Therapeutic iNKT cell infusion reversed established cGVHD. B10.BR mice were conditioned by 2 doses of cyclophosphamide (120 mg/kg body weight, intraperitoneally) on day 3 and day 2 of transplantation. On day 1, B10.BR mice were irradiated (830 Gy by X-ray) and then infused with T-cell–depleted BM only or with 75 000 purified T cells to induce cGVHD. (A-B) On day 28 after transplantation, splenocytes were harvested from BM-only mice and cGVHD mice and naive mice of donor and recipient strains. Cells were stained with fluorochrome conjugated PBS57-CD1D tetramer, anti-CD4, anti-TCR-β, and viability dye. iNKT cells were identified by CD4+ TCR-β+PBS57-CD1D+ live cells. (A) Gating of iNKT cells. Cells were gated on live CD4+ T cells. (B) Frequency of iNKT is significantly reduced in cGVHD mice. (C-D) On days 28 and 42 posttransplantation, fluorescence-activated cell sorter sorted CD45.1 B6 iNKTs were infused to some cGVHD mice at a lower (50 000) or higher (100 000) dose. (C) Pulmonary function tests (PFTs), including resistance, elastance, and compliance, were performed on day 56 posttransplantation. iNKT infusion significantly improves the pulmonary function. (D) Hydroxyproline was measured in the lungs of mice from (C). iNKT infusion at the 100 000 cell dose significantly reduces hydroxyproline. (E) Trichrome staining that identifies collagen was performed on cryosections of lungs and imaged at 200×. (F) Collagen deposition was quantified by measuring the blue area by Fiji software. iNTK infusion significantly reduce collagen deposition in the lung. (G) cGVHD was established as previously described. Mice received Balb/c iNKT cells on days 28 and 42. Balb/c iNKT cells reverse cGVHD. (H) Cryosections of spleen (day 56) were stained with fluorochrome conjugated anti-CD4 , anti-Foxp3 (eFluor660), and peanut-agglutinin (PNA) (Rhodamine) and imaged by Olympus FV1000 system at 400×. Dotted lines delineate GC areas by PNA staining. (I) Follicular Tregs were identified as CD4+Foxp3+ cells within the GC areas. (J) Average GC size is decreased by iNKT. (K) Follicular Treg density is increased by iNKT. (L-M) Splenic GC B cells and follicular Tregs frequencies were determined by flow cytometry on day 55 post-transplantation. iNKT infusion decreases GC B and increases follicular Treg frequencies. Unpaired student t-test was used when comparing 2 groups. Data shown are representative of 2 to 4 independent experiments with 5 to 8 mice per group, except (G) with 1 experiment with 5 to 8 mice. *P < .05; **P < .01; ***P < .001; ****P < .0001.

Figure 1.

Therapeutic iNKT cell infusion reversed established cGVHD. B10.BR mice were conditioned by 2 doses of cyclophosphamide (120 mg/kg body weight, intraperitoneally) on day 3 and day 2 of transplantation. On day 1, B10.BR mice were irradiated (830 Gy by X-ray) and then infused with T-cell–depleted BM only or with 75 000 purified T cells to induce cGVHD. (A-B) On day 28 after transplantation, splenocytes were harvested from BM-only mice and cGVHD mice and naive mice of donor and recipient strains. Cells were stained with fluorochrome conjugated PBS57-CD1D tetramer, anti-CD4, anti-TCR-β, and viability dye. iNKT cells were identified by CD4+ TCR-β+PBS57-CD1D+ live cells. (A) Gating of iNKT cells. Cells were gated on live CD4+ T cells. (B) Frequency of iNKT is significantly reduced in cGVHD mice. (C-D) On days 28 and 42 posttransplantation, fluorescence-activated cell sorter sorted CD45.1 B6 iNKTs were infused to some cGVHD mice at a lower (50 000) or higher (100 000) dose. (C) Pulmonary function tests (PFTs), including resistance, elastance, and compliance, were performed on day 56 posttransplantation. iNKT infusion significantly improves the pulmonary function. (D) Hydroxyproline was measured in the lungs of mice from (C). iNKT infusion at the 100 000 cell dose significantly reduces hydroxyproline. (E) Trichrome staining that identifies collagen was performed on cryosections of lungs and imaged at 200×. (F) Collagen deposition was quantified by measuring the blue area by Fiji software. iNTK infusion significantly reduce collagen deposition in the lung. (G) cGVHD was established as previously described. Mice received Balb/c iNKT cells on days 28 and 42. Balb/c iNKT cells reverse cGVHD. (H) Cryosections of spleen (day 56) were stained with fluorochrome conjugated anti-CD4 , anti-Foxp3 (eFluor660), and peanut-agglutinin (PNA) (Rhodamine) and imaged by Olympus FV1000 system at 400×. Dotted lines delineate GC areas by PNA staining. (I) Follicular Tregs were identified as CD4+Foxp3+ cells within the GC areas. (J) Average GC size is decreased by iNKT. (K) Follicular Treg density is increased by iNKT. (L-M) Splenic GC B cells and follicular Tregs frequencies were determined by flow cytometry on day 55 post-transplantation. iNKT infusion decreases GC B and increases follicular Treg frequencies. Unpaired student t-test was used when comparing 2 groups. Data shown are representative of 2 to 4 independent experiments with 5 to 8 mice per group, except (G) with 1 experiment with 5 to 8 mice. *P < .05; **P < .01; ***P < .001; ****P < .0001.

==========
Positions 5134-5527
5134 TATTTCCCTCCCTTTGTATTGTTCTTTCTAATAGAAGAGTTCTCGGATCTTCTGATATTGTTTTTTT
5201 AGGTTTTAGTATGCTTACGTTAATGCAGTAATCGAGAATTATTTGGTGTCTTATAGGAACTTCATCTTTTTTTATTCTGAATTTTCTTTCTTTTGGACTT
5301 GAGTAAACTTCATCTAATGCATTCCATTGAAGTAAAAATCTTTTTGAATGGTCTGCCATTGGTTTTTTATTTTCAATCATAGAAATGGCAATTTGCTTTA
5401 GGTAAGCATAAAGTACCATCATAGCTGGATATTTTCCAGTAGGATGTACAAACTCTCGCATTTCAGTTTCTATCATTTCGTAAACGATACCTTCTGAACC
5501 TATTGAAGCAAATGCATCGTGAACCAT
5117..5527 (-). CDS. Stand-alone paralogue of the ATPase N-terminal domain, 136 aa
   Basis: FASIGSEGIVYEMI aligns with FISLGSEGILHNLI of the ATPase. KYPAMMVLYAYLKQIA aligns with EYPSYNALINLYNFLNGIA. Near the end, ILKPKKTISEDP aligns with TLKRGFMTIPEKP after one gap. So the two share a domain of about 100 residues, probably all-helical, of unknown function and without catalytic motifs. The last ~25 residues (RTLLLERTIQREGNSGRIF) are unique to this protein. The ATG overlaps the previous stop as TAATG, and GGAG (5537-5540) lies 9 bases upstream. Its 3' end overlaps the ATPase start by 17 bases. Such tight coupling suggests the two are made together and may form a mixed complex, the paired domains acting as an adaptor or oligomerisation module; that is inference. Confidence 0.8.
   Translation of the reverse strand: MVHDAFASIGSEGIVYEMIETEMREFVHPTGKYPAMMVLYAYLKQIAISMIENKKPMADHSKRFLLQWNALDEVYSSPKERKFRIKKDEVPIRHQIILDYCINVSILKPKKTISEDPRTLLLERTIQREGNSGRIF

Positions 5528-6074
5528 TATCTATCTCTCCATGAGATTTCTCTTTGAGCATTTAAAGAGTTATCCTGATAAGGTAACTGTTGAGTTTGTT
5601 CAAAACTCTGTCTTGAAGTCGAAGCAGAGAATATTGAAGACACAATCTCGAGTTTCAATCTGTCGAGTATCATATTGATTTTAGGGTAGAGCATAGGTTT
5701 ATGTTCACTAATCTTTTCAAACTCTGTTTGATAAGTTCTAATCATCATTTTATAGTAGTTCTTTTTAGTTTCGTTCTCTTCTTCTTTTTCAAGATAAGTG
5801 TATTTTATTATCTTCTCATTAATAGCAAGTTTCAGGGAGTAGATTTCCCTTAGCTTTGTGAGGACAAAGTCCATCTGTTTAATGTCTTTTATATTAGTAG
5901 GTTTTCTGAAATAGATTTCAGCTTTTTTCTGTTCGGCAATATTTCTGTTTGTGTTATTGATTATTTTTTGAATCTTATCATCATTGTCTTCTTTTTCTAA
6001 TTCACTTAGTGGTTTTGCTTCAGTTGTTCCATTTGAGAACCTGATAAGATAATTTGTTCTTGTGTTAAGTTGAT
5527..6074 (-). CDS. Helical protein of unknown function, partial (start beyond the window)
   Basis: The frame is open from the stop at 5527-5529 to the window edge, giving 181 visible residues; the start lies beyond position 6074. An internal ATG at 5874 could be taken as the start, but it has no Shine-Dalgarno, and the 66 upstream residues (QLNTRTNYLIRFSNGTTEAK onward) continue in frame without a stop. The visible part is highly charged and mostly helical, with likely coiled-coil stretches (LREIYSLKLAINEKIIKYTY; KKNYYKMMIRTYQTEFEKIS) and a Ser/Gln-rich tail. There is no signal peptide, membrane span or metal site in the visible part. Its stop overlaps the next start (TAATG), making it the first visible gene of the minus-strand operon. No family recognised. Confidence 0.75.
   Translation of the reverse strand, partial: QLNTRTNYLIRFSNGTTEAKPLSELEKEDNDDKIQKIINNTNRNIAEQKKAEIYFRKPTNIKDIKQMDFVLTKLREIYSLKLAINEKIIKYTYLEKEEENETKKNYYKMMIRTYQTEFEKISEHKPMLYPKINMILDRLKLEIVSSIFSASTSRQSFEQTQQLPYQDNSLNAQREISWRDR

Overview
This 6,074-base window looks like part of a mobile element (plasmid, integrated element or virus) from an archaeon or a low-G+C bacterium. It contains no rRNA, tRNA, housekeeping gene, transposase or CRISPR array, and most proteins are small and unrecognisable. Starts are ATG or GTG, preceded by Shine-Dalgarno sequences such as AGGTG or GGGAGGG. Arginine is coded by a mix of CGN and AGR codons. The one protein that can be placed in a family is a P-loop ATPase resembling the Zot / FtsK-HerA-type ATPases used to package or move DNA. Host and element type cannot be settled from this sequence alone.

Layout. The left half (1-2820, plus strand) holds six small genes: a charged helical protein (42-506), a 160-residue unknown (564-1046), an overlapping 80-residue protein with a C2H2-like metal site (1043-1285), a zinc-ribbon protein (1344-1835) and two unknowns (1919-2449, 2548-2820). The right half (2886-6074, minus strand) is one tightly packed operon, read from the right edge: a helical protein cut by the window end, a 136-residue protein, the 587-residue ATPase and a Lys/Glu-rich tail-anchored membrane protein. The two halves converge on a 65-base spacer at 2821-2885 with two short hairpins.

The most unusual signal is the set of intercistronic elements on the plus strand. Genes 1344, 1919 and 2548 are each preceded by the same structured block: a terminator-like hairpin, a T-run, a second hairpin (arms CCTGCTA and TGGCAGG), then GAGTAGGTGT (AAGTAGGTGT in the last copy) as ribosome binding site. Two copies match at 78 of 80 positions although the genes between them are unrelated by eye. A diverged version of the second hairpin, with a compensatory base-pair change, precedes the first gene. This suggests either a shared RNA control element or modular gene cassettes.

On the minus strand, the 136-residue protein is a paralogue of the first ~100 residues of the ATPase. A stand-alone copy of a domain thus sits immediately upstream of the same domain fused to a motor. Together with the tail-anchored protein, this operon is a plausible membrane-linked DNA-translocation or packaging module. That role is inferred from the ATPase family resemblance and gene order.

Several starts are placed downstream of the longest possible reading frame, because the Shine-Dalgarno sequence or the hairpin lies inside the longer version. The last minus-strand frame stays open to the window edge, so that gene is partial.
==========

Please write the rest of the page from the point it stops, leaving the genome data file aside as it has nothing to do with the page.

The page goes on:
iNKT reversed cGVHD through donor Treg expansion

As a result of the reduced Treg frequency observed in both patients with cGVHD20  and our murine model,3  and reversal of cGVHD in murine model with Treg infusion,3  we examined whether iNKT reversed cGVHD through Treg expansion. Donor B6.Foxp3.Luci.DTR-4 mice21  permitted both tracking expansion and eliminating Foxp3 expressing Tregs; iNKT increased Foxp3 signal intensity by 2-fold (Figure 2A-B). Peri-infusion donor Treg depletion completely abrogated iNKT-mediated protection, as indicated by PFTs (Figure 2C), confirming a Treg-dependent mechanism.

Figure 2.